Federal authorities are asking for the public's help in locating Gautam Gupta, a physician now wanted on fraud charges whose ads promising weight loss are well-known in the Chicago area.
An FBI complaint alleges that Gupta received almost $25 million over the last decade when he submitted claims to Blue Cross/Blue Shield of Illinois and Illinois Medicaid for services that were not medically necessary or, in some cases, were never performed.
The last known address for the 57-year-old Gupta was in the 1600 block of North Mulford Road in Rockford. He is of Indian descent and described as 5-foot-5 and 160 pounds with graying black hair sometimes worn in a pony tail.
According to the complaint, FBI agents and Illinois State Police used interviews with current and former employees and patients of Gupta to build the case against the doctor. The agencies also had undercover agents pose as patients.
Authorities allege that patients with insurance -- whether public or private -- were administered ultrasound exams of their thyroid glands and of their heart before they had been seen by Gupta.
"There would, therefore, be no way for the physician or assistant to determine if this patient had a condition, or symptoms of a condition, which would indicate an ultrasound test of any kind was needed," the FBI complaint states.
Those tests were billed to insurance, the FBI alleges. Patients without insurance were almost never given the ultrasound tests.
Patients were then given a week's supply of the appetite suppressant Phentermine or a diuretic and told to return for a follow-up appointment a week later, the complaint says.
Those follow-up visits were then billed to insurance as face-to-face visits with a doctor, even if no such interaction happened, according to the complaint.
The complaint also alleges that Gupta employed women dressed in scrubs to appear to be nurses, but that no actual nurses worked at his clinics.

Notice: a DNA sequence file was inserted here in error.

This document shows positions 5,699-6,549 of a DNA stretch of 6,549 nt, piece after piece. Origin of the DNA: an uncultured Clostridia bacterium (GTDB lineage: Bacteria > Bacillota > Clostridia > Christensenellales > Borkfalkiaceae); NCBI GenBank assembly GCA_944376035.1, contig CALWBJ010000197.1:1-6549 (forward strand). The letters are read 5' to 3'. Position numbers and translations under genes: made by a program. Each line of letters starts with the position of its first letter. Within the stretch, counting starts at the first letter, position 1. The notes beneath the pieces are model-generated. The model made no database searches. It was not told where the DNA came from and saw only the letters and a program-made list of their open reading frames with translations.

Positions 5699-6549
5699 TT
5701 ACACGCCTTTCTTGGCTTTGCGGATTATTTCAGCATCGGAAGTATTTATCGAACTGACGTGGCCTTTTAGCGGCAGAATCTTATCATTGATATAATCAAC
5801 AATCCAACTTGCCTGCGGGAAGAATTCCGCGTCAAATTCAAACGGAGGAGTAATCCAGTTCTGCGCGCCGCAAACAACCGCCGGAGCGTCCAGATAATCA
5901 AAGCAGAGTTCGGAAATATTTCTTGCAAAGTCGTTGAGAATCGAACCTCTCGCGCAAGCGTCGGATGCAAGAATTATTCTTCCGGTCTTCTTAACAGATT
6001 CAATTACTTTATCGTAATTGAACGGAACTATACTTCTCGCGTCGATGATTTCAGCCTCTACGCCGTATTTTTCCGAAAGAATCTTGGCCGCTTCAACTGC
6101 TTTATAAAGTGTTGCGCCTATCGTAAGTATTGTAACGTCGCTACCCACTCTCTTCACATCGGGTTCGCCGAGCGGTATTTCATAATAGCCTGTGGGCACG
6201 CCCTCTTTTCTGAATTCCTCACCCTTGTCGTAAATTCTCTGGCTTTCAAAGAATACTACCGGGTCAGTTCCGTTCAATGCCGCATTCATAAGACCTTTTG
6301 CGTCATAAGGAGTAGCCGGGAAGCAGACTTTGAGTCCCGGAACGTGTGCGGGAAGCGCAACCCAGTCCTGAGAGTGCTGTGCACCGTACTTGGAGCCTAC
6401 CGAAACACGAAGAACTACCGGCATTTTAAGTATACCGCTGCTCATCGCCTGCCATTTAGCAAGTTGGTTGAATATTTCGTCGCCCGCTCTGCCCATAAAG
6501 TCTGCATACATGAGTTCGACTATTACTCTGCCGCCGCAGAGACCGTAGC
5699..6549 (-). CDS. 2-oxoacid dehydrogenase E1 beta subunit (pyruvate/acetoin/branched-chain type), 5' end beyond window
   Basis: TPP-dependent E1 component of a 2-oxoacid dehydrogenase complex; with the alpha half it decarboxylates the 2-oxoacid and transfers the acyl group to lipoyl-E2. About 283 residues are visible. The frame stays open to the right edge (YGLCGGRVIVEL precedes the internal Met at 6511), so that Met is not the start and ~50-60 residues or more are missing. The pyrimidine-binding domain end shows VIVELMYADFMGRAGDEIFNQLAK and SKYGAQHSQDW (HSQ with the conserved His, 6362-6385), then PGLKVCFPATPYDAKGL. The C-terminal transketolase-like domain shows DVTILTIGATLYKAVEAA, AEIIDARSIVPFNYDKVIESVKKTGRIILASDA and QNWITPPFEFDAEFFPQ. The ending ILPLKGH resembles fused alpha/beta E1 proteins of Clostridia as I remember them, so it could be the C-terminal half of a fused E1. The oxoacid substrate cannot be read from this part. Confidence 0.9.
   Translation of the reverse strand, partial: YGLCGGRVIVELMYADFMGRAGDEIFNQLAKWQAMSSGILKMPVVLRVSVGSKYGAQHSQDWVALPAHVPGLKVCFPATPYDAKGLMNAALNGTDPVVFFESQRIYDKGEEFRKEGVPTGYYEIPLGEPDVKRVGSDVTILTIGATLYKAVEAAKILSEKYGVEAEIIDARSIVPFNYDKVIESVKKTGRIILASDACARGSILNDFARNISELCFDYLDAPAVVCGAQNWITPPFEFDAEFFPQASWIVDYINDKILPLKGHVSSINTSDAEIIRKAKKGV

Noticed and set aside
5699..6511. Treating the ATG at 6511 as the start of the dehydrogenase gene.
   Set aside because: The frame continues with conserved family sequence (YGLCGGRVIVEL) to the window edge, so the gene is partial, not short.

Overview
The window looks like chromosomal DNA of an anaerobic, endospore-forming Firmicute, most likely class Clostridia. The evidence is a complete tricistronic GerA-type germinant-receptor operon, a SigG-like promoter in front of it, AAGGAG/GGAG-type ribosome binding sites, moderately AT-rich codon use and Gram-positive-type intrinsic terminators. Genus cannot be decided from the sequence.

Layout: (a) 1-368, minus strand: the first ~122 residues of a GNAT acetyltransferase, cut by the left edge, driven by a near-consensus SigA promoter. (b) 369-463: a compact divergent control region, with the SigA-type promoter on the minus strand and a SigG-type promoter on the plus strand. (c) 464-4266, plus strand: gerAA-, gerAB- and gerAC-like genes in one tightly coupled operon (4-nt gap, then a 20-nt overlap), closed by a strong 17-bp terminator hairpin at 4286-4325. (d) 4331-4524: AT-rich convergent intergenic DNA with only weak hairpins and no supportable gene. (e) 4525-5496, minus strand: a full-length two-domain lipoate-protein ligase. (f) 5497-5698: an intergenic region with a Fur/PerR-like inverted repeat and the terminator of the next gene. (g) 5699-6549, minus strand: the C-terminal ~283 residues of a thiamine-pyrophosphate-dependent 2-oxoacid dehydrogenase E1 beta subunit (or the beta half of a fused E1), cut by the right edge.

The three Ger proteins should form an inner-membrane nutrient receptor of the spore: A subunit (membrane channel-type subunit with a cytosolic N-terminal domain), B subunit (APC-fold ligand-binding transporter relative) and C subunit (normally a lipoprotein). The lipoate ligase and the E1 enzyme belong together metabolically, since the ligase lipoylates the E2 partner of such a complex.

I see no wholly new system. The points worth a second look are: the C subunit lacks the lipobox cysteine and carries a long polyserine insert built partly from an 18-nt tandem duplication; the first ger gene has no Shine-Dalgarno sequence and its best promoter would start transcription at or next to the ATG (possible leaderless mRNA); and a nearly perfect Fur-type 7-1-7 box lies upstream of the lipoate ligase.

In January 2010, FBI agents executed search warrants at all five of Gupta's Nutrition Clinics, located in Chicago, Arlington Heights, South Beloit, Rockford and Naperville.
The doctor has been charged with one count each of mail fraud, health care fraud and conspiracy. If convicted, he faces up to 35 years in prison.
Gupta is no stranger to controversy.
In 1999, his controlled-substance licenses were placed on probation for one year "for failing to properly apprise female patients of the procedures required in heart and lung examinations, and not being aware of inventory and record-keeping requirements regarding dispensing of controlled substances," according to the Illinois Department of Financial and Professional Regulation.
In 2009 Gupta was judged to have traded on inside information related to the sale of Georgia-Pacific Corp. to Koch Industries Inc.
The U.S. Securities and Exchange Commission said the brother of a Georgia-Pacific board member illegally shared information on the deal with Gupta, who then bought more than $1 million of Georgia-Pacific shares and later sold them for $689,401 in profits.
As part of the judgment against him, Gupta was ordered to pay back profits, plus interest, and to pay an equal amount in penalties.
The FBI asked anyone with knowledge of Gupta's whereabouts to call 312-421-6700.Copyright © 2015, Los Angeles Times